Wednesday, November 18, 2015

Climate Change Makes the Case for Renewable Energy Alternatives

Charleston, S.C., October, 2015

In America's southeastern states they call it "sunny day flooding." That's when coastal towns experience flooding caused only by high tides and sea level rise. That's distinct from the flooding triggered by high tides, sea level rise, hurricane force storm surges and deluge rainfalls - the real buggers that reshape coastlines and the houses that line them.

Coastal communities in America's southeast are just becoming accustomed to sunny day flooding, a.k.a. "nuisance flooding."  The population of Charleston is waking up to a problem that's only going to get much worse and sooner than had been imagined.

It's becoming more and more difficult to beat back the tides in Charleston. Not a month goes by now without city streets being washed out and closed off until the water recedes. Whether you call it nuisance flooding or a major threat may depend on whether you've had to abandon your car after stalling out in knee-high water. Either way, Charleston's flood problems are just getting started.

"Right now in Charleston, you get somewhere around 20 or 24 tidal flooding events per year, and that is really just when the tides get so high because you've got high tide on top of sea-level rise, they cause flooding, even on sunny days. Then when it rains, it just makes it much worse," says Nicole Hernandez Hammer, Southeast climate advocate with the Union of Concerned Scientists. "With the mid-range sea-level rise projections, you'll probably get around 78 of those events by the year 2030, and you're going to be looking at 187 of those events per year by the year 2045. As problematic as it seems now, this is the beginning of living with sea-level rise impact."

Hammer says her home state, Florida, is in more dire straits.

"What we're doing here in Florida is we're putting in pumps and we're putting in barriers and sandbags, not very sophisticated stuff, and that's in the high-end places. The areas with very few resources, they're getting nothing," Hammer says. "The city of Miami Beach, which is just 18 square miles, a very tiny piece of Florida and Miami-Dade County, is spending half a billion dollars to deal with sunny-day flooding, and that really just amounts to pumps, raising roads, and those are the two kinds of things that are being done. You can imagine the costs associated with adapting an area if those are the figures you're looking at for a small stretch of Miami."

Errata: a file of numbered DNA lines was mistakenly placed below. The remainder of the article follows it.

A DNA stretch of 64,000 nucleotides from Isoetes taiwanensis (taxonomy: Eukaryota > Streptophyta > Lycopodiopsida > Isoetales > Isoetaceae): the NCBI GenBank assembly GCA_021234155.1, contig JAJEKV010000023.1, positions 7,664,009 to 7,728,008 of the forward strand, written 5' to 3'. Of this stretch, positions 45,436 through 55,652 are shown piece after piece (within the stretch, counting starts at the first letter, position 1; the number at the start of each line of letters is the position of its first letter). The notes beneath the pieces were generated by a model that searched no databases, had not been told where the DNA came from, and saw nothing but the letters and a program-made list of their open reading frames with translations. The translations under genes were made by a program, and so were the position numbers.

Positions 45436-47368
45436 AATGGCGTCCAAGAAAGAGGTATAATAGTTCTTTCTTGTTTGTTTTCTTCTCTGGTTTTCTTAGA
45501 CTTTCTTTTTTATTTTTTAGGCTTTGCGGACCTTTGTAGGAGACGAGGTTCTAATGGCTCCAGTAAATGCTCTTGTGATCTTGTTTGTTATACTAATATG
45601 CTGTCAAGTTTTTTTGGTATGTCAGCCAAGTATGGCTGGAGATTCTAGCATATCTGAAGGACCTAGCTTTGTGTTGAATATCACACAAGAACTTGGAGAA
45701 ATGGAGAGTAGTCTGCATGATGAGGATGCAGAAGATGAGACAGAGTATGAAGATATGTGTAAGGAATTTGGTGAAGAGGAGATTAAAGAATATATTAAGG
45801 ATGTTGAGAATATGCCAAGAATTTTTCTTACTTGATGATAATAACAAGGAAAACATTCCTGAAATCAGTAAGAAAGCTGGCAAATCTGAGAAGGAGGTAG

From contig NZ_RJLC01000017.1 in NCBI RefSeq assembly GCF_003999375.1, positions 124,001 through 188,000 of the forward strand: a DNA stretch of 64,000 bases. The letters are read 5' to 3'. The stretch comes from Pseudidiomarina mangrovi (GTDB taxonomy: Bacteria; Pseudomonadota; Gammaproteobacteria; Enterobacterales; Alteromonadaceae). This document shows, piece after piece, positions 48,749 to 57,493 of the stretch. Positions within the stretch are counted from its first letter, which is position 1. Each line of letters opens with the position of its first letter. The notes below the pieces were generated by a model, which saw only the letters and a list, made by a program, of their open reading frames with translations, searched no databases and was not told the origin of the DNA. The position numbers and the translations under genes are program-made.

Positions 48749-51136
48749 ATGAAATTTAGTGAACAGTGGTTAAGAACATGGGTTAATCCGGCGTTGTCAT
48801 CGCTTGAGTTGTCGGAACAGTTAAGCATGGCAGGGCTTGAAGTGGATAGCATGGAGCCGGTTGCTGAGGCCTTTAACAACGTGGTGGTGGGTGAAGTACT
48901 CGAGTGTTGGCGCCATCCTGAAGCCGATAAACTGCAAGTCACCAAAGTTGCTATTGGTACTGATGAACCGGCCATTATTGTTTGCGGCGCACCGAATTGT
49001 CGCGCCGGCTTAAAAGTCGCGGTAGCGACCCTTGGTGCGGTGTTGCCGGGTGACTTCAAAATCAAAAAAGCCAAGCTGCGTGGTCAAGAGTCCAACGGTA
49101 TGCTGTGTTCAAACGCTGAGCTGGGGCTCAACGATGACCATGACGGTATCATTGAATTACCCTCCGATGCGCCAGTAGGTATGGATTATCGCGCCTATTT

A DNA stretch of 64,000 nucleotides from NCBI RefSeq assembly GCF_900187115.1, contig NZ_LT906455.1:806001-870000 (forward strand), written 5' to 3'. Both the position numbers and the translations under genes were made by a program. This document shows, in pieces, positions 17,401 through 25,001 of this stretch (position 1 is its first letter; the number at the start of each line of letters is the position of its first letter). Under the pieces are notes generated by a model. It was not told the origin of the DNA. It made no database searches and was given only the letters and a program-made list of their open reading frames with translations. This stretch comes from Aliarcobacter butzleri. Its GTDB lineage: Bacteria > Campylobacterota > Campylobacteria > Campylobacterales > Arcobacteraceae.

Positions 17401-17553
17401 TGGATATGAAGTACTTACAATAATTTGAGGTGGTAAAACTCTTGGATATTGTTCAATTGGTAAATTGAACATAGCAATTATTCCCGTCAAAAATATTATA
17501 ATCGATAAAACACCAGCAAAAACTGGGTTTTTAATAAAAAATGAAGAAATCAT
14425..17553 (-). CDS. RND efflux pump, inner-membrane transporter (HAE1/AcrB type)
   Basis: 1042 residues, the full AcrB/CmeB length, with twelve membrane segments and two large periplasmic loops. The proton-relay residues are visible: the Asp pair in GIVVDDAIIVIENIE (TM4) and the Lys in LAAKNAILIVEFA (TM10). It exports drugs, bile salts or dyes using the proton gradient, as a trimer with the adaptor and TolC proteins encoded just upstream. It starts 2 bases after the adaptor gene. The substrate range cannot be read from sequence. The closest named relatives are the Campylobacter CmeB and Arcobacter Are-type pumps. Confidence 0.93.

A study by the Union of Concerned Scientists found that a great deal of the power infrastructure and grid is susceptible to storm surge inundation, which, it claims makes the argument for alternative, clean energy.

"You reduce the importance of any one asset on the grid the further you get away from a centralized system, and I think one of the great things about resilient, renewable resources beyond them being clean is that they can generate money for you even if the power hasn't gone out," says [UCS researcher Julie] McNamara. "You can still be making money off of your solar panels when everything is fine. You can't say that for diesel generators. It's been widely reported that during Hurricane Sandy some 50 percent of diesel generators failed in New York City. When you aren't running them very often, you have a higher rate of failure just because of inactivity or failed maintenance."


Toby said...

No need to visit Venice any more. Most of our cities will have canals. We can import some gondolas and gondoliers.

The Mound of Sound said...

What is rarely mentioned, Toby, is the impact of repetitive saltwater flooding. It's corrosive as hell and the salt deposits build up. I'm not sure of many structures, especially these grand old buildings, that can handle that damage. It was particularly telling that it's estimated Charleston could have nuisance flooding every other day by 2045.

It would be wonderful if some authority could arrange to have this irreplaceable architecture relocated to higher ground before this heritage is lost.

chris said...

Fortunately, North Carolina has a solution for the problem of sea level rise.

Yup, the stupid still burns.

Anonymous said...

Look at as an apportunity to install high street tidal power.